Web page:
IU's financial literacy campaign helps students understand debt


Students at Indiana University are saving a bundle of money - not on tuition, necessarily, but on federal loans. Students there are borrowing less money, and that's on purpose. In the process, they're learning real-life lessons about financial aid and the burden of paying back big loans.

The number of IU students taking out federal loans dropped 12 percent, $34 million in one year - remarkable savings for students deep in debt.

On the IUPUI campus, three-fourths of seniors like Katie Trafford have loans averaging $30,000.

"There is no other way to fund myself," she said.

But there are smarter ways to borrow. IU's seven campuses started a student financial literacy campaign and made a disturbing discovery.

"They are borrowing but they are not always understanding what comes after the degree," said Jack Tharp, Sr., Director of Financial Literacy.

Eighty percent of freshmen took a new online financial assessment. Financial aid counselors are now explaining the difference between financial grants and loans.

"I don't think that was always clear," said Tharp. "Some student's didn't get it."

Instead, many students have banks giving them more money than they need.

"Oh yeah, it feels great at first," said Cody Johnson, IUPUI sophomore.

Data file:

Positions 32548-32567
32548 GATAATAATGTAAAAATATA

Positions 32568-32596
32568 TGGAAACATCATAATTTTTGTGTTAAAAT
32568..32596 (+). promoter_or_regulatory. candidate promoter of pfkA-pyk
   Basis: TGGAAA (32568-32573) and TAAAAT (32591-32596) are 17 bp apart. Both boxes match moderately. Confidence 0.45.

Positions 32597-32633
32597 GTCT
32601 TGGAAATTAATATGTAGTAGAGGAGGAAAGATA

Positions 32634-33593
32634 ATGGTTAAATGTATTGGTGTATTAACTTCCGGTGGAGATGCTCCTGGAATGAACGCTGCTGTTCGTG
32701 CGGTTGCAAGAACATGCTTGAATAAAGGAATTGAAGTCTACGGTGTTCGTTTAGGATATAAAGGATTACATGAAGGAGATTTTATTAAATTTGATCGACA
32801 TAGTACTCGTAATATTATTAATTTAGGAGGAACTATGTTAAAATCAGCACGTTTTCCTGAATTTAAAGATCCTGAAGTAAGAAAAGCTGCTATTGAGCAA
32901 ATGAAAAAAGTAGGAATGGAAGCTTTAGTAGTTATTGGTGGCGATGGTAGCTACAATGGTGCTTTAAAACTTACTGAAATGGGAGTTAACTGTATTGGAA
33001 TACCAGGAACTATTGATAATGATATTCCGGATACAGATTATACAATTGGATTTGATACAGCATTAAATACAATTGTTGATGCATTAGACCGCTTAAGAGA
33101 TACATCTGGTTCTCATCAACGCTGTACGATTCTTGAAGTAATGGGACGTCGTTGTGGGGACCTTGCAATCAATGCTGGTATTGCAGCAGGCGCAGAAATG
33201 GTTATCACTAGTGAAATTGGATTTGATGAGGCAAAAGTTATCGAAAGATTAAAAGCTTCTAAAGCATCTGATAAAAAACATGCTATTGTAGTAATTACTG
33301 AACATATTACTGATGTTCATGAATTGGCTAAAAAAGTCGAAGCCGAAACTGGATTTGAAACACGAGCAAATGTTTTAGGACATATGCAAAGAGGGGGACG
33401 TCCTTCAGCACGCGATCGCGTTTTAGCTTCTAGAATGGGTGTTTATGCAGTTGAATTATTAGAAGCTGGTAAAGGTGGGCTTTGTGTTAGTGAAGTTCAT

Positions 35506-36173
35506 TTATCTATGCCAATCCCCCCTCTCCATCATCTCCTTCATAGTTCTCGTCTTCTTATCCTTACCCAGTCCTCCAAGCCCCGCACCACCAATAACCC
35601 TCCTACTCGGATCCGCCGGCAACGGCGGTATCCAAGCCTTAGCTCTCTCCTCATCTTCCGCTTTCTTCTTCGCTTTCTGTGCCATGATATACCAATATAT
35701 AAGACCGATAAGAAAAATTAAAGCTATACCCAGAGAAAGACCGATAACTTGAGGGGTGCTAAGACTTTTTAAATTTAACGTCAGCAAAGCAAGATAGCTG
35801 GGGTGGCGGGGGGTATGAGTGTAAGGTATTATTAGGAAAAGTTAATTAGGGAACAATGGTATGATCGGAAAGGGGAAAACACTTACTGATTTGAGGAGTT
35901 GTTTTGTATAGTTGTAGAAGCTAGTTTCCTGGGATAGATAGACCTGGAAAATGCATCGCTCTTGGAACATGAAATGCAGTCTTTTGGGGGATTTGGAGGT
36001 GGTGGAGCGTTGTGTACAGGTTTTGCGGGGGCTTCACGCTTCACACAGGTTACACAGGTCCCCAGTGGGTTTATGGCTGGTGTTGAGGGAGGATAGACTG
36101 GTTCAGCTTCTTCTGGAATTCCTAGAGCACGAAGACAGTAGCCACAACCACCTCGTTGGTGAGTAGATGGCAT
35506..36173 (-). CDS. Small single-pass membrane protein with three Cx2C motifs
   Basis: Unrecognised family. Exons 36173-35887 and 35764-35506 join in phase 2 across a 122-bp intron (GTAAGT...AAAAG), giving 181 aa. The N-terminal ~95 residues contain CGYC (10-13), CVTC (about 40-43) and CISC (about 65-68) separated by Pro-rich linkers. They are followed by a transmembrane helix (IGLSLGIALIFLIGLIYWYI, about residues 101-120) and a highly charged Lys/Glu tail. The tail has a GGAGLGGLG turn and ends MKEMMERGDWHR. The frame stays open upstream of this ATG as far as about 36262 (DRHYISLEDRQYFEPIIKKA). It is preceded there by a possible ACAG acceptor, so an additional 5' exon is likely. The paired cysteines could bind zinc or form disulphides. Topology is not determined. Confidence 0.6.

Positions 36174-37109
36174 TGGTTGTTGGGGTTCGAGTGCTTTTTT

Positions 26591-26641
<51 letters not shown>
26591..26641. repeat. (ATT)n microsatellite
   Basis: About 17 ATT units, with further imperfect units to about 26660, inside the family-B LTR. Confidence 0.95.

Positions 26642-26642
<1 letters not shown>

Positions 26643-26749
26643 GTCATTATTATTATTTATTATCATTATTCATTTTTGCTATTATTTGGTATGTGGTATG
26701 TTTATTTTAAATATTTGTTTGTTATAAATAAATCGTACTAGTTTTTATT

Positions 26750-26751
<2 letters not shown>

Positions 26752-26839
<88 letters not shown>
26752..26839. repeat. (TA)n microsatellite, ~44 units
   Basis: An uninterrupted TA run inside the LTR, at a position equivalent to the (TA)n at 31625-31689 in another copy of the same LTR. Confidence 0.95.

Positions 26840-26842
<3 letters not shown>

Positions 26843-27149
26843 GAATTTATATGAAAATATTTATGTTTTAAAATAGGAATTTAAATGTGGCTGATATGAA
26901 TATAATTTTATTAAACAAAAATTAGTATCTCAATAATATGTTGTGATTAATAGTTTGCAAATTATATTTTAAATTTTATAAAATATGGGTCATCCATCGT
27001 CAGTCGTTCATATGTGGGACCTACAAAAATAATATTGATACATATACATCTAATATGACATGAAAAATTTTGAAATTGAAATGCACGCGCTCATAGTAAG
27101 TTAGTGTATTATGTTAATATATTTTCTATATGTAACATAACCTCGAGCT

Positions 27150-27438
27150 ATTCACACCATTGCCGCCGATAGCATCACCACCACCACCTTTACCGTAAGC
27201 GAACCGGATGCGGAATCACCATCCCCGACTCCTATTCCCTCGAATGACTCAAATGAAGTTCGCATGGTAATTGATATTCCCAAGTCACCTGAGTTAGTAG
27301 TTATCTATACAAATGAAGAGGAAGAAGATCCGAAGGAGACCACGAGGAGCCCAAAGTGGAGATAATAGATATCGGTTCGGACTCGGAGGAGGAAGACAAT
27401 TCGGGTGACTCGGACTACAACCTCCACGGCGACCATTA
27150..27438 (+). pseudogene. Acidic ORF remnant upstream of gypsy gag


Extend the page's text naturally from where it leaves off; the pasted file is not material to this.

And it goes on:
It's so easy to spend, but much harder to pay back.

"I bought an iPad," said Morgan Pardon, IUPUI sophomore. But she admitted that she didn't need it.

To help students say no to bigger loans, the university sends them an annual financial reality check. It shows how many tens of thousands of dollars they've borrowed, how many years it will take to pay off and hundreds of dollars it will cost them every month.

Cody Johnson was surprised by how quickly loans and interest payments pile up.

"I had an idea but I found out it wasn't anything like I thought," said Johnson.

University administrators think even a small degree of financial know-how now will prevent insurmountable degrees of debt later.

Indiana's Commission for Higher Education has a lot of new information on college costs, loans and graduation rates. You might be surprised how many years most students take to earn a four year degree.

Related links:

2014 Indiana College Completion Report

ROI at a glance